(Repeats Sept. 20 column. The opinions expressed here are those of the author, a columnist for Reuters.)
By Andy Home
LONDON, Sept 20 (Reuters) - The lithium rush is on.
Not a day goes by without an exploration company telling us about an exciting development on their property, which is now a lithium prospect irrespective of what minerals were originally being hunted.
Today it is the turn of Premier African Minerals, providing “a positive update on its 2,500-meter drilling programme at the company’s Zulu Lithium Project near Fort Rixon in Zimbabwe”.
Tomorrow it will be someone else.
Everyone, it seems, is trying to jump on the lithium bandwagon, fuelled by Tesla and other electric auto pioneers and propelled by rapidly rising prices and the promise of more to come.
It is a boom. Whether it turns to a bust is a hotly discussed topic across social media and internet forums.
Sceptics point to past excessive exuberance in metallic bubbles such as rare earths as a warning of what may lie in store.
And there is an obvious analogy. While no-one doubts lithium’s demand prospects, the big unknown is how much supply will be there to meet it. Too little or, as turned out to be the case with rare earths, too much?
Key to answering that question will be the behaviour of the big four producers that currently dominate the lithium supply landscape.
Some of them are now starting to make their moves, first and foremost by extending and tightening their grip on the lithium supply chain.
Greenbushes in Western Australia is the world’s largest hard-rock lithium resource and it was at the heart of the last major consolidation wave among the lithium establishment.
Its joint owners are Tianqi Lithium and Albemarle. The former snapped up the previous owner Talison Lithium in 2013 and then sold a 49 percent stake to Rockwood Holdings, which was itself subsumed into Albemarle in 2014.
Now both partners seem intent on extending their footprint along the downstream supply chain.
Tianqi has just announced its intention to build a A$400 million ($306 million) plant, also in Western Australia, to convert the mine’s output into high-grade lithium hydroxide, the form of the metal needed for automotive and energy storage batteries.
Albemarle, which had been toll-refining its share of Greenbushes’ output at Jiangxi Jiangli facilities in China has signed a definitive agreement to buy out the Chinese company.
The transaction, expected to close in the first quarter of 2017, will “accelerate our strategic goal of capturing 50 percent of the growth in the lithium industry”.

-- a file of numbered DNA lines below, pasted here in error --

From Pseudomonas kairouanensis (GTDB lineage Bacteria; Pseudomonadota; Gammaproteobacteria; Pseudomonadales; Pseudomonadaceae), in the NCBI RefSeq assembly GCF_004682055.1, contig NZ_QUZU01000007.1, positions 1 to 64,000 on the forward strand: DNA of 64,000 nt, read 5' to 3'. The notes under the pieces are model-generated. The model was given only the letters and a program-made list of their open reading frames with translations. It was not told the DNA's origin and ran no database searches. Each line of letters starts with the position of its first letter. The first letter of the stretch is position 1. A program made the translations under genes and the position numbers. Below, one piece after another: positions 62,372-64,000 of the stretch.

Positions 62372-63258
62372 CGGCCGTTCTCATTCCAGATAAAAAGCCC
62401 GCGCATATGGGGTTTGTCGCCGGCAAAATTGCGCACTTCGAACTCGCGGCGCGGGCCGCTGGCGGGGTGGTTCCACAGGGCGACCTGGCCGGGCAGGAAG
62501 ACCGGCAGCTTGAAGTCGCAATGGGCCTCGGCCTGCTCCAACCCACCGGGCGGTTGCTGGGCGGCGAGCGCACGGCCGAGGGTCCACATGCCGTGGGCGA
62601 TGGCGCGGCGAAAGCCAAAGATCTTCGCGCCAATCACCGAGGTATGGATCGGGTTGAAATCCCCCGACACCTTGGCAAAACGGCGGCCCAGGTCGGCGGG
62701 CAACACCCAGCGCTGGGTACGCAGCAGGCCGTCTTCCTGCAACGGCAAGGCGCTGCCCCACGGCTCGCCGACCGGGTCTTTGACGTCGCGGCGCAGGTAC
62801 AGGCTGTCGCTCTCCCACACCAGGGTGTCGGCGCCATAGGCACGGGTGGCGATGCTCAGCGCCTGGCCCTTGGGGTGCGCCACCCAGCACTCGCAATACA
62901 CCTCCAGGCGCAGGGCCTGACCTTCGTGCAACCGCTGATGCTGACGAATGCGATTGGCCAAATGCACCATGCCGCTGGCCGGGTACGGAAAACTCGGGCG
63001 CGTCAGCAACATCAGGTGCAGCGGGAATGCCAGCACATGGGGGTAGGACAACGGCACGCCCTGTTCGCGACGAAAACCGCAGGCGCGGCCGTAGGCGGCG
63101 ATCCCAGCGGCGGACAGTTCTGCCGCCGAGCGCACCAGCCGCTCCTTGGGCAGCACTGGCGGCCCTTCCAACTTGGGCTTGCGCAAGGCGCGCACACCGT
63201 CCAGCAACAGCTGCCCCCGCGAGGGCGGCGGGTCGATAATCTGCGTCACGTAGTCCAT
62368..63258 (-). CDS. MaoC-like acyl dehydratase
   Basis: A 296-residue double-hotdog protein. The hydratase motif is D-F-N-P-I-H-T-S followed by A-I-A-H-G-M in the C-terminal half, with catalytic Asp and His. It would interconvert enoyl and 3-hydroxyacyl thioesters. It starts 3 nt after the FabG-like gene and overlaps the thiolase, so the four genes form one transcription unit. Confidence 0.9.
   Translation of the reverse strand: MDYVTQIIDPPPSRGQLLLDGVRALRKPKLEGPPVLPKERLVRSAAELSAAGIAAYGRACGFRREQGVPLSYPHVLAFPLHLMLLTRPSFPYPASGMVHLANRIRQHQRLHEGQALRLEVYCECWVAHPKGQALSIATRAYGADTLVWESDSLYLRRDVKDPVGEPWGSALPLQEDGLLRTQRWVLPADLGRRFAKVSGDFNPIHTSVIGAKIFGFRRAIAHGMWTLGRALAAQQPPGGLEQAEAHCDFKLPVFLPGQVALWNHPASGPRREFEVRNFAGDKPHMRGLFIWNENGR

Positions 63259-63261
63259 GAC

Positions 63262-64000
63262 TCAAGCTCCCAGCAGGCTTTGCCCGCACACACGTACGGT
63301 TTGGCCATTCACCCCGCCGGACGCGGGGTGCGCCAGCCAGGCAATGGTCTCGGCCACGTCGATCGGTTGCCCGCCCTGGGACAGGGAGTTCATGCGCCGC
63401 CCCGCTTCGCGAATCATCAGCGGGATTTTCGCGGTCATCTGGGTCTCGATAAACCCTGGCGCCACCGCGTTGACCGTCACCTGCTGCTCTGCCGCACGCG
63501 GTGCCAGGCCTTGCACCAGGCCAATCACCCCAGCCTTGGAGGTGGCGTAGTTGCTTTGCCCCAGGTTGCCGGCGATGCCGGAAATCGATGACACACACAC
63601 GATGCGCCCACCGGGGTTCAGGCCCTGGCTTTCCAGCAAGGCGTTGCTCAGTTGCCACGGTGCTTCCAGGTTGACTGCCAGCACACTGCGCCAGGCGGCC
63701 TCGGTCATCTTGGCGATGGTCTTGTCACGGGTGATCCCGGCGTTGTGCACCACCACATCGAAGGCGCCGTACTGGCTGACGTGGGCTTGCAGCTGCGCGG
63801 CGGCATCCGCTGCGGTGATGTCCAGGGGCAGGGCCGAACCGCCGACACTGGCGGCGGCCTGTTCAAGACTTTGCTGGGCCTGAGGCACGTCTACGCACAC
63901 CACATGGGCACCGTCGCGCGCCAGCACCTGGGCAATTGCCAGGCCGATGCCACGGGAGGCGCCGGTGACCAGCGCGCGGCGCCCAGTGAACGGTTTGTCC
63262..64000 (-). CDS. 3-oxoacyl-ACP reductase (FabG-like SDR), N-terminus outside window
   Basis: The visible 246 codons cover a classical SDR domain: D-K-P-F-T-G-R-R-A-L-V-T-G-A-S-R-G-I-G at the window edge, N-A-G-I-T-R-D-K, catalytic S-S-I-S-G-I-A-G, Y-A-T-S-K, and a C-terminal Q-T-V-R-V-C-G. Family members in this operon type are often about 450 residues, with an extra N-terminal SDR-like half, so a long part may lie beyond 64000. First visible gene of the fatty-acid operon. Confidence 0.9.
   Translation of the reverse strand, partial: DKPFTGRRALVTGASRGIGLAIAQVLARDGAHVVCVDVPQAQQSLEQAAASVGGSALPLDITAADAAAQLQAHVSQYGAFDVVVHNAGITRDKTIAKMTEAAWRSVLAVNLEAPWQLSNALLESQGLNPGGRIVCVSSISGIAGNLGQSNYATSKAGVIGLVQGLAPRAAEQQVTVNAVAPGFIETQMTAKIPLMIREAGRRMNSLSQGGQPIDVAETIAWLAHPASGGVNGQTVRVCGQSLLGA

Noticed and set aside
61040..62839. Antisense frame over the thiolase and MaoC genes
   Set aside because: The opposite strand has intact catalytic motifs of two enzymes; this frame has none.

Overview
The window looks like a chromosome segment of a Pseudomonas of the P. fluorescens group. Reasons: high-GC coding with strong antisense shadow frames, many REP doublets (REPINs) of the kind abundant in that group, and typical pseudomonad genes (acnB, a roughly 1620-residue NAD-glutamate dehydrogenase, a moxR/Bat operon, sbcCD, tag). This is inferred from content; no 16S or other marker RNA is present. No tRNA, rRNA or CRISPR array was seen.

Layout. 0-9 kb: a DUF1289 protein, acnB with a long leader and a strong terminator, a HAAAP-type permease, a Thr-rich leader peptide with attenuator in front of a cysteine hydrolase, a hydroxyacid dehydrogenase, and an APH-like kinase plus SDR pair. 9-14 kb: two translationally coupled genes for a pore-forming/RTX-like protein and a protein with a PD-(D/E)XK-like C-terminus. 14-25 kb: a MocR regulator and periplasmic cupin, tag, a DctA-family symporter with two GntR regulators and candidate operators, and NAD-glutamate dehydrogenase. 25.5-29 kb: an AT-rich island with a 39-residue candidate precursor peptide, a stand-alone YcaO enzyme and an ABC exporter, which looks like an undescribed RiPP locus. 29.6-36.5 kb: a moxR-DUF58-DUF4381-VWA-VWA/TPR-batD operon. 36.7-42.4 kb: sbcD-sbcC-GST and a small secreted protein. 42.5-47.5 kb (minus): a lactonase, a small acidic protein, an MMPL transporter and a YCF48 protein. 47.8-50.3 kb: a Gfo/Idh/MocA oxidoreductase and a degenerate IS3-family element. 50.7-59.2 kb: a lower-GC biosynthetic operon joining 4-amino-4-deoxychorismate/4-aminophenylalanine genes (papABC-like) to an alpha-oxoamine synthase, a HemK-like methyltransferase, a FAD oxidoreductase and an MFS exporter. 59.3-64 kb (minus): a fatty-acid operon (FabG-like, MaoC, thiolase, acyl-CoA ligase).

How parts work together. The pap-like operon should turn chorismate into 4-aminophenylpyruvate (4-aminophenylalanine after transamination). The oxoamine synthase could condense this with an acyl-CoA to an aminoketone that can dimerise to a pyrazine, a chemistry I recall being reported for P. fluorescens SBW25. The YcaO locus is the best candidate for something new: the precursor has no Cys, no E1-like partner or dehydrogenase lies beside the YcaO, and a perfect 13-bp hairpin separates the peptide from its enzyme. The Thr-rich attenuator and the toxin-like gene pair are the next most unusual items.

Tianqi’s ambitions extend beyond controlling its own Australian supply chain.
It has thrown its hat into the ring for the 23 percent stake up for sale in SQM, another member of the lithium establishment with brine and conversion operations in Chile.
It’s a bold move. There is both “complexity and uncertainty around the transaction”, as another Chinese bidder, Ningbo Shanshan, noted with considerable understatement in explaining why it withdrew from the running.
A history of political scandal, a long-running stand-off with CORFO, the Chilean development agency that controls the rights to the brine deposits in the Atacama desert, and a government investigation make for a highly inflammatory cocktail.
Tianqi’s bid for the SQM stake, however, is a very clear statement of intent to rise up the four-strong hierarchy of established producers.
The fourth member of the establishment is FMC. It alone has stayed out of the recent investment fray, choosing, for now at least, to go down the organic growth route.
This flurry of activity reflects both an internal establishment battle for market position and the build-out of defences against the hordes of new and would-be producers trying to grab a slice of the lithium action.
Implicit in the latter ambition is the ability of the big four to increase production and retain market share.
Both Tianqi’s new Australian plant and Albemarle’s swoop on Jiangxi Jiangli are predicated on an expansion of activities at the Greenbushes mine.
Talison doesn’t currently disclose either capacity or production levels at Greenbushes but it’s studying an expansion which would double both, Chief Financial Officer Lorry Mignacca told Reuters.
Engineering studies on the expansion are due to be completed by the end of this year or early 2017 with any expansion timed to complement Tianqi’s proposed start-up in 2019.
There is similar flex within Chile, albeit one that is currently constrained by the dark political web surrounding SQM.
For its part FMC seems confident it can triple its hydroxide capacity by redirecting existing lithium resource towards battery-use products.
It’s a stance that has raised a few eyebrows among the lithium cognoscenti but FMC claims “our manufacturing network is highly flexible, which allows us to increase capacity or accelerate expansion plans as customer needs warrant”.
Meanwhile, the first wave of challengers to the big four is arriving.
Orocobre is currently ramping up production at its Salar de Olarez brine operations in Argentina.
Extracting lithium with the right purity and, equally importantly, with the required tight levels of impurity is a tricky business and Orocobre has experienced its share of teething problems since first production began last year.
But the company is guiding towards production of 15,000 tonnes of lithium carbonate in the financial year to June 2017, up from 6,900 tonnes in the first year of operations.
And more, many more are coming behind Orocobre.
What price lithium will command by the time they arrive is the big unknown.
Can the establishment lift production enough to deter the incomers? Or will it collectively fail to meet lithium’s expected super strong demand growth with all the bull market implications such a shortfall would entail?
What we’re seeing now are just the opening strategic moves in a battle that will be waged for many years to come.
Editing by Susan Thomas